Tiger vs Phil: The Match II 'Champions For Charity' Predictions & Odds

  • Tiger Woods has a superb record in Florida and is playing on his home course. Mickelson, by contrast, has struggled in the Sunshine State.
  • Mickelson, as the underdog, won the first match back in 2018 and looks more at ease in these types of events than Tiger, who prefers trophies to bragging rights.
  • Mickelson has a better record in team play but, due to the format, his partner Brady could be exposed as the weakest link.
WhatThe Match II: Champions for Charity
WhereMedalist Golf Club, Hope Sound, FL
WhenSunday, 24 May 2020, 3:00 PM TNT, TBS, truTV, HLN
How to watchTNT, TBS, truTV, HLN

After Phil took down Tiger in the first running of The Match – that one at Shadow Creek in Las Vegas at the end of 2018 – the two lock horns again but this time on the east coast.

And the head-to-head has now become a pairs shootout with Peyton Manning joining Woods and Mickelson teaming up with Tom Brady.

The two NFL quarterback legends are familiar faces on the golf pro-am scene with Manning a 3.5 handicapper, who once shot a 5-over 77 at Augusta National (he’s a member there), and Brady playing off 8 according to Golf Digest.

There’s a switch-up in the format too with a four-ball better ball on the front nine before greensomes on the back. In greensomes, all four players tee off and then the two teams play alternate shots from the selected drive.

The Match II Tiger vs Phil Odds

WinnerOdds
Tiger Woods/Peyton Manning-225
Phil Mickelson/Tom Brady+175

Odds taken from bet365 NJ and William Hill NJ.

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Woods and Manning are the clear favorites for victory and there’s a simple reason why.

Woods is 50 places higher up the world rankings than Mickelson (11th v 61st) while Manning, on the evidence we have, is a better golfer than Brady.

However, it hasn’t been lost on Phil that he won the first match (on the fourth play-off hole) in 2018 and he’s goaded Tiger about it in the build-up, claiming that he can defy the odds once more.

Note that some bookies have prop bets too. DraftKings Sportsbook, for example, is offering odds on which team will lead at 3, 6, 9, 12, and 15 holes while you can bet on which hole the match will be won.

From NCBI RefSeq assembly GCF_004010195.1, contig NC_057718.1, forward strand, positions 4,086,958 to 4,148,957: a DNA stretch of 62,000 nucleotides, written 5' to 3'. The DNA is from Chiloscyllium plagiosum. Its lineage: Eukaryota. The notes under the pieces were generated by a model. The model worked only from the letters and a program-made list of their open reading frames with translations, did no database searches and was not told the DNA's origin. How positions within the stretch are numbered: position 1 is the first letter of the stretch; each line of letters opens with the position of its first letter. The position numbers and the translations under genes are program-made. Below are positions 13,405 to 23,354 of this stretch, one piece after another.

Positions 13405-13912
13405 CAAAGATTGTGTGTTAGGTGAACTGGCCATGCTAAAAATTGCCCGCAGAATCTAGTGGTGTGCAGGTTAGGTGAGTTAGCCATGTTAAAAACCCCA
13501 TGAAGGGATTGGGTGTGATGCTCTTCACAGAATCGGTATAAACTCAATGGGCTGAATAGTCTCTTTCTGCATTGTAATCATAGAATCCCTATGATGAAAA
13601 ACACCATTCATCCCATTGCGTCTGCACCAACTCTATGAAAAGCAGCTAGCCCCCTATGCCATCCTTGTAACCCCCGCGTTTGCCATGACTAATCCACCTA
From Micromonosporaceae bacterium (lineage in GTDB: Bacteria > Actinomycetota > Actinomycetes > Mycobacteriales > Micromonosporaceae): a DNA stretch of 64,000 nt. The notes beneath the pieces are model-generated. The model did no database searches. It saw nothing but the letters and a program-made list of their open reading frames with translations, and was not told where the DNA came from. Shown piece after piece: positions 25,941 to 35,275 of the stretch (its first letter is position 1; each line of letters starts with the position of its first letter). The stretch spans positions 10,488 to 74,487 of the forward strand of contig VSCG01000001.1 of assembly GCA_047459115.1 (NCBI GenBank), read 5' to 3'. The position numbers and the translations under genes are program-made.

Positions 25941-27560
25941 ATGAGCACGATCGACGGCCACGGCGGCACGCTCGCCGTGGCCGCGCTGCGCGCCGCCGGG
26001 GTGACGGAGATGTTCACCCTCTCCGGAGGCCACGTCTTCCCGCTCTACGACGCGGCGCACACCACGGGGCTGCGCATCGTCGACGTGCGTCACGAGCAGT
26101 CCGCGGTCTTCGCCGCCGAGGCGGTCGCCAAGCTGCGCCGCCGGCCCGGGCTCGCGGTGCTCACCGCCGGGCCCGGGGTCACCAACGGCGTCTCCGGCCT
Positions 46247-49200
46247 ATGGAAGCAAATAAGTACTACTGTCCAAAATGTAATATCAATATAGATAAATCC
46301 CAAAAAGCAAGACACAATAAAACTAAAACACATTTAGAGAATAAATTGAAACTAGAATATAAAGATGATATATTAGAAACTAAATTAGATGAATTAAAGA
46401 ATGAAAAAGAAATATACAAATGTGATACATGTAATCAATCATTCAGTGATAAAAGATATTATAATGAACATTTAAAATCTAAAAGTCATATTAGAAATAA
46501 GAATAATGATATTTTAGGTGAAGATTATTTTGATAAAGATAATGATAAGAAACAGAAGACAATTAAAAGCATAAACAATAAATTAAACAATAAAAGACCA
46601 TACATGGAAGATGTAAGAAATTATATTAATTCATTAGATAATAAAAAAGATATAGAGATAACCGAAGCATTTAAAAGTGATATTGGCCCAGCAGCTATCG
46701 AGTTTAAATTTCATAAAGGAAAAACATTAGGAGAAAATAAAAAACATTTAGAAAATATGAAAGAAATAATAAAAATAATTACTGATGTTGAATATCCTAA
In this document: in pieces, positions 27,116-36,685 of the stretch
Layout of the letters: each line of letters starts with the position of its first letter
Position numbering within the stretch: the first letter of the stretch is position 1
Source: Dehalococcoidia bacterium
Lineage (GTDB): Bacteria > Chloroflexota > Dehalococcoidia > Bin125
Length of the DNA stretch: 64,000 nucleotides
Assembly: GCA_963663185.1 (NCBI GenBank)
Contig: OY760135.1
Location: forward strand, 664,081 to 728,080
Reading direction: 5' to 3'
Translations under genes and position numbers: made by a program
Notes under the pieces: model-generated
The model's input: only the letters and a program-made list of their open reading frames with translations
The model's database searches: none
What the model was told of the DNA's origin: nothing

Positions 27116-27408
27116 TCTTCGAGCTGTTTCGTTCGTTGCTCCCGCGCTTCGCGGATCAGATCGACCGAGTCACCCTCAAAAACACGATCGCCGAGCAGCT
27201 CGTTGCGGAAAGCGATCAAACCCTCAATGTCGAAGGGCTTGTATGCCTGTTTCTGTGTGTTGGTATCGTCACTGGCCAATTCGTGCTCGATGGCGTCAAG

Tiger has a home advantage… real home advantage

Although both Woods and Mickelson grew up in California, Tiger has made Florida his home for over 20 years.

Phil, who went to college in the desert (Arizona), had a slight local edge last time, with the first match taking place out west in Las Vegas.

But this time, Woods has a very obvious advantage. Not only is he a Florida resident, the venue – Medalist – is his local golf course and he’s been grooving his game there during recent weeks with the par 72 staying open during the lockdown.

Woods has always had a stellar record in Florida (three wins and a second in his last 11 starts there) while Phil has never been as comfortable on the bermudagrass and traditionally struggles in the Sunshine State. In fact, he’s missed his last four cuts in Florida.

Mickelson relishes trash talk

While maybe not at Michael Jordan levels, Phil Mickelson loves to talk trash and relishes these types of contests when true tournament pressure is off.

The left-hander has made a habit of playing pairs matches with big-name rivals to get his juices flowing between PGA Tour events and, although it was hardly a classic, let’s not forget that, as the underdog, he beat Tiger at Shadow Creek in the first contest.

Tiger, by contrast, was born and conditioned to compete when the stakes are highest. He lives and breathes tournament golf and practice matches are a means to an end. In that sense, is the competitive beast in him genuinely stirred by events like this? He may also talk a good game but he looked flat in the first match and there’s a risk that a format like this is more natural territory for Mickelson.

Format could show up the weakest link

As multi-major winners – Tiger has 15 and Phil five – both men are used to being the dominant partner when playing in a pairs format.

Looking at their records in team play and, surprisingly, Woods has an overall losing record across Ryder Cup and Presidents Cup (31-35-2). Or should we be surprised given that there is an ‘I’ in Tiger but not one in the team?

Phil, by contrast, has felt more at ease when part of a unit, Lefty owning a winning record (37-29-16) in team events.

That said, what about the old saying that you’re only as strong as your weakest link? With a version of alternate shot in play on the back nine, Brady (Phil’s partner) may be more exposed. Then again, if he does put Mickelson in difficult spots, no-one loves playing Houdini shots more than Phil.

WSN Pick: This is a tough call. Woods has a home advantage but Mickelson is better at this style of golf. As with The Match 1 and last week’s TaylorMade Driving Relief, this could go beyond the 18th hole and it may just pay to side with underdogs Mickelson and Brady.

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